The Graduate’s Progress (from this College to that which is to come)

Our story-spinning columnist Melbury tells of young Graduate and his arduous quest to find a righteous college.

Melbury ​​​​​​​​​​

Graduate waves farewell, and begins his journeyWikipedia Commons; Editing: Melbury

Join me, dearest reader, in congratulating GRADUATE, whose Linkedin brings happy tidings of a first-class degree and a place at Cambridge to become a Master of Philosophy. But little does Graduate know that, despite his academic hurdles having been cleared, yet ahead is a difficult choice indeed: which college should he select?

Back when Graduate was an under, he attended a fine college of kings. But he had recently undergone a great spiritual realignment when his friend ORGAN SCHOLAR had made him wise to, and disdainful of, the carnal nature of his institution. Graduate searches now for a purer base from which to perform his good works and journey ever towards righteousness — he needs a college of rigorous academic standard and outstanding moral purity. But which college can fulfil such criteria? Camfess confirms for us daily how many are devilish and contemptible. As in all matters of spiritual import, Graduate turned to his friend, Organ Scholar:

Graduate: But my friend, how am I to find a college that meets the standards you say I should require? Might not I stay here with the kings, read among its fellows and worship from within its great chapel, to the tune of your playing? This seems an altogether agreeable way to pass the year.

Organ Scholar: Dearest Graduate, while our chapel is grand and our fellows learnèd, you will do well to trust in the greater colleges beyond, and seek them. Our combination room may be filled by talk of betterment unto the people, we must have faith that there is a place where our ideals are made manifest. Go forth, my friend, and discover it!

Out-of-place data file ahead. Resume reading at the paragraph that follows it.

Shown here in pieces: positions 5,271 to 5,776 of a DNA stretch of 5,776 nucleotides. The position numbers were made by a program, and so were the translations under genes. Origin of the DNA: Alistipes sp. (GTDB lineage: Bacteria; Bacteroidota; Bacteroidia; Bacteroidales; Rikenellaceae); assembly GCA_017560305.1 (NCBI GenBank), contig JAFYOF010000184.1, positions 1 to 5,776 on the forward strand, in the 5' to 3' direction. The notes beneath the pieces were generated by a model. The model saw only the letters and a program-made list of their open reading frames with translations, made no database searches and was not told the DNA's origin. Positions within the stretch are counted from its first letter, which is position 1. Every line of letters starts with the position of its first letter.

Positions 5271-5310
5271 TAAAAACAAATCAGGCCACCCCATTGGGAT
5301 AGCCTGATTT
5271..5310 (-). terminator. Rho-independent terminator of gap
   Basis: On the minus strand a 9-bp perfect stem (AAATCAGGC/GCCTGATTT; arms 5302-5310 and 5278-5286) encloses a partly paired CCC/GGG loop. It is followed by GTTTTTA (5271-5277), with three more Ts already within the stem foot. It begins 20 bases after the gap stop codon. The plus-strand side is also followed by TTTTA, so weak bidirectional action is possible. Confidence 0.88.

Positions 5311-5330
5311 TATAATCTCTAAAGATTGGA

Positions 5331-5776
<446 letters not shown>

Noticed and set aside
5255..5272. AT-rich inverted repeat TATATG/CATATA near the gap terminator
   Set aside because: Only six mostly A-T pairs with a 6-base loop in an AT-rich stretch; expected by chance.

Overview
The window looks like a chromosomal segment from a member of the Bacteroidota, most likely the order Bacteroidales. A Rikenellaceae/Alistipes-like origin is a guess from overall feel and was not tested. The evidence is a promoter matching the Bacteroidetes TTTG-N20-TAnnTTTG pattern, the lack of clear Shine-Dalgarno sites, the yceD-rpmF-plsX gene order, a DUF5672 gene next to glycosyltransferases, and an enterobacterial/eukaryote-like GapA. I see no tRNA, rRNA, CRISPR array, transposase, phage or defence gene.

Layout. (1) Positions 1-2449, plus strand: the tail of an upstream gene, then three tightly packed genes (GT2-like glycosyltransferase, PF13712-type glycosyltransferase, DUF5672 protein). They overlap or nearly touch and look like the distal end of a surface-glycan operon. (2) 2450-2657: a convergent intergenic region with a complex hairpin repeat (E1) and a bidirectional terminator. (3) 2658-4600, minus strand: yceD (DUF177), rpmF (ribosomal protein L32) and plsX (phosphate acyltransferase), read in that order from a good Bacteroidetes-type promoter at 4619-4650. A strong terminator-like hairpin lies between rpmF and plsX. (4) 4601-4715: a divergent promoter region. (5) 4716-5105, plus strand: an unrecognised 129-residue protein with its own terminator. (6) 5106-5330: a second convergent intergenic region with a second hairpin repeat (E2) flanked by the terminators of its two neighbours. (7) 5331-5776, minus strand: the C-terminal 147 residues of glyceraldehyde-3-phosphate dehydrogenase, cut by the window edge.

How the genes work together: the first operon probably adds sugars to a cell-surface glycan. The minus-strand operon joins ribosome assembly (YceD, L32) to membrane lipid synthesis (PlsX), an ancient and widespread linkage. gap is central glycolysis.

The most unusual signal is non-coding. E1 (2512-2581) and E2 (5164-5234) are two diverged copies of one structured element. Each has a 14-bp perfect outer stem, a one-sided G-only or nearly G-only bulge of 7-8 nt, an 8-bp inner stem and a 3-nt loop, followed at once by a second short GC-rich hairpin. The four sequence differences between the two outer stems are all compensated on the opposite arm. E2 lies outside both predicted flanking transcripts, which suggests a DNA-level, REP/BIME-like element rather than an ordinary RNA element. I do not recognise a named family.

“Graduate, astonished that pernicious characters like economists were allowed anywhere near civilisation, looked upon the scene with a scowl.”

And so, on the advice of his companion, Graduate set about finding the college where civic virtue was not only spoken of, but earnestly practiced. He asked his friend, “Where might I begin my search, for glories of the celestial college?”. The good Scholar replied, where better to begin than those of the saints and apostles? Graduate accordingly bid goodbye to his bedder, and began his arduous journey, in righteous search of the perfect college.

- Chapter I — St. Edmund’s College -

First was the college of St Edmund, which Graduate couldn’t seem to find. Righteously, he gave up and moved on.

- Chapter II — Peterhouse -


Mountain View

The Fellow of the UL Tower

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Himself an evangelical, Graduate was pressed upon by a gentle suspicion when coming by the college of St Peter, but he pushed this aside when remembering its more than £200 million endowment, the greatest per student in the University. What virtuous acts could be done in a place of such consequence! Well, little did Graduate realise, that a crowd of folk thought something similar, and had gathered in force in the Old Court. The LEASEHITTERS were assembled and railing at the fellows and porters of the college. Any good man or woman would look brightly on their demands, they thought: the rents should be slashed, the pay for all staff increased, and the facilities improved — in short, everything should be made better, and it fell to the pastoral structures of the college to see that this was made so. The fellows and porters replied…

The Staff: All good aims, dear children! But how shalt these bills be footed?